I've been quiet for a while. Not in real life--ask anyone--but here, mostly. And what has brought me out of my cocoon is, I kid you not, The Flower Drum Song. Why had no one ever told me that Miyoshi Umeki would break my heart? Or that "Chop Suey," channeled through Juanita Hall, would become at once an ode to American hybridity and a more poignant commentary on Hall's own embodiment of multiple racial identities? This, dear reader, blows West Side Story (its strict contemporary, cinematically speaking) out of the water.
It's not just that I'm partial to San Francisco. When Umeki's character, Mei Li, performs for the first time--in a public plaza, presumably near Market and Stockton?--she begins by inviting the passersby to hear "songs of ghosts, songs of love, and songs of misery." Tonight--it's past 10, and the air in this small town is so thick you could serve it as a foam in some big city restaurant--I wonder if there is any love song worth singing that would not also be in some way about ghosts or misery. Or not about them--that's my lousy paraphrase--but *of* them. Songs that come from, songs that are made of, songs that owe their very shape and substance to things like this: ghosts; love; misery.
But when Umeki starts to sing, she doesn't sing of misery. She sings of miracles. The song begins by evoking the continual becoming of the world: kids growing, rivers flowing; the kind of stuff you've heard a million times (a hundred million times) before. Maybe not right after a promise of ghosts and love and misery, but still often enough that you could be forgiven--but you could always be forgiven--for tuning out until the chorus, or at least the hint of a chorus that emerges when Umeki sings, for the first of many (how many?) times, "A hundred million miracles are happening every day." (I use Umeki's name instead of her character's because the thought of these lyrics is inseparable from the thought of her voice, just as the thought of her voice is, for me, inseparable from the thought of her cheekbones: a quality that she shares with Barbara Stanwyck--although what a difference between those voices, and those cheekbones!)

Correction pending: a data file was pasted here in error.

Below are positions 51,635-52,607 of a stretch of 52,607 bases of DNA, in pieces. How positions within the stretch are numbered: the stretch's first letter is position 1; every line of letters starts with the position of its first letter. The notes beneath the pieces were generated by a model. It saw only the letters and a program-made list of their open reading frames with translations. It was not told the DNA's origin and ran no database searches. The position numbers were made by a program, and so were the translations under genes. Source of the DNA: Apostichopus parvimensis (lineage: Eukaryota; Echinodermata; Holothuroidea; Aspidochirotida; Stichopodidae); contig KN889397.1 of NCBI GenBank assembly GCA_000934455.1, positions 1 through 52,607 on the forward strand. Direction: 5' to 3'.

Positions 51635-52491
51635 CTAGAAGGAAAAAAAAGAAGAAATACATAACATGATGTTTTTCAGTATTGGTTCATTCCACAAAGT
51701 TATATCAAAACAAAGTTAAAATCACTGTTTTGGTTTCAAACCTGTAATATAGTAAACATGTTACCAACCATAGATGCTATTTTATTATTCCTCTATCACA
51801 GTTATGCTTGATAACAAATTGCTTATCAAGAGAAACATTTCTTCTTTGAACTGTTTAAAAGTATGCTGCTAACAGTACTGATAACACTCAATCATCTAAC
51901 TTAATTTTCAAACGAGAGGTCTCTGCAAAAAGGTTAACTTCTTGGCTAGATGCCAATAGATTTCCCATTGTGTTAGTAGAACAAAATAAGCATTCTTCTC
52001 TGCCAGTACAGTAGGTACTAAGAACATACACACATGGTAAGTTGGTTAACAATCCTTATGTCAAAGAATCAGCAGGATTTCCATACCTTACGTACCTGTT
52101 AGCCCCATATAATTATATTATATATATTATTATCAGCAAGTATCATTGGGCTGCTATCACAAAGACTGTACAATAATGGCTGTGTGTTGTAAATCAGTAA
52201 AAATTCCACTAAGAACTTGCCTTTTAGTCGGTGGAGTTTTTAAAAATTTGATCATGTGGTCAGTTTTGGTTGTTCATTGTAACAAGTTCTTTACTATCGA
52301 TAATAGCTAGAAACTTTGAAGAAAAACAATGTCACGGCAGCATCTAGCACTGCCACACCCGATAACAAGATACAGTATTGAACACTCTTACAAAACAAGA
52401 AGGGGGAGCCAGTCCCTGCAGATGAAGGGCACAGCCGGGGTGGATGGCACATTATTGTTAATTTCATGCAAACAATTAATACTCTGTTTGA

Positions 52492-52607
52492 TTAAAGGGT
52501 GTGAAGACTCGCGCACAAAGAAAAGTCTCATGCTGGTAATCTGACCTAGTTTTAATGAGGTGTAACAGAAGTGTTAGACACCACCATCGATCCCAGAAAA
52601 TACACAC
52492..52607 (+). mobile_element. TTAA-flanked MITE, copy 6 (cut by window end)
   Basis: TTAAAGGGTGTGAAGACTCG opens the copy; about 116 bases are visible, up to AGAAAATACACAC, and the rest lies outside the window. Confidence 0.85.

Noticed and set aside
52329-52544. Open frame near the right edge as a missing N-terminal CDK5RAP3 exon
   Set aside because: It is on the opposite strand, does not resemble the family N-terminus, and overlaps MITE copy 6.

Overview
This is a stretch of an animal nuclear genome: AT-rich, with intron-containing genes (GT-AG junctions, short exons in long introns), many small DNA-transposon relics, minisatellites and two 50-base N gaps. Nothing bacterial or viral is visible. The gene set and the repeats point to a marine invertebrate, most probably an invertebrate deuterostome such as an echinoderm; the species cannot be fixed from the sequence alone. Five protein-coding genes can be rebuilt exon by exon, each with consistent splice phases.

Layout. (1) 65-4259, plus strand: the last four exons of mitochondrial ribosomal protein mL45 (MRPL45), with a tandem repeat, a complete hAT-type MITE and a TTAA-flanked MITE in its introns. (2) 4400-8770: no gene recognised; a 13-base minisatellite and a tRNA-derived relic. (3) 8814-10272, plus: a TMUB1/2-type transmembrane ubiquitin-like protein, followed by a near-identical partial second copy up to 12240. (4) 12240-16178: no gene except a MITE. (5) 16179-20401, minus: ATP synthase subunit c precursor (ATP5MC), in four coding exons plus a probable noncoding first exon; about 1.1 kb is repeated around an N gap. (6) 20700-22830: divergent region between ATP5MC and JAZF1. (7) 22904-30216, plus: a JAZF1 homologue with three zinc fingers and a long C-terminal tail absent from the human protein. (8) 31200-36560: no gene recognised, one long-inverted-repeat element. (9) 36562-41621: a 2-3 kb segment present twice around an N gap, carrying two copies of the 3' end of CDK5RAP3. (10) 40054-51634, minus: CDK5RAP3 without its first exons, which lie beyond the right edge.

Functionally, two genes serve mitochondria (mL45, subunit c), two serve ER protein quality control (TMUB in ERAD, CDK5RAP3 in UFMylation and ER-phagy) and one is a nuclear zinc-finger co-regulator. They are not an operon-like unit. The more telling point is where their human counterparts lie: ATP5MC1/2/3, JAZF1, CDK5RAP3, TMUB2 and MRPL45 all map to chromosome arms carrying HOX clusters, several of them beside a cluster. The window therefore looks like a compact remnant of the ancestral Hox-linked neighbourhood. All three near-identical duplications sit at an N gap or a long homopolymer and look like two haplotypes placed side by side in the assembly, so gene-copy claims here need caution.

These miracles--these hundred million miracles--are relentlessly ordinary. Weather. Birth. Growth. Sunburn. It's as if these elemental processes, themselves dangerously close to clichés, were nonetheless more evocative, and less cliché, ways of saying the things that tend to get said, particularly in popular culture, under the signs of love or loss. The world of "A Hundred Million Miracles" is not that different a world from, say, the world of True Blood--to take a slightly less than random example from television--but it says this shared world's problems (and joys) differently. It sings them differently. Intimacy, it sings--Umeki sings--can be a question of whose blood gets in whose veins; but it can also surface in a sunburn, in the unexpected ways we are touched (and hurt) by the world. Heartbreak and sunburn have something in common.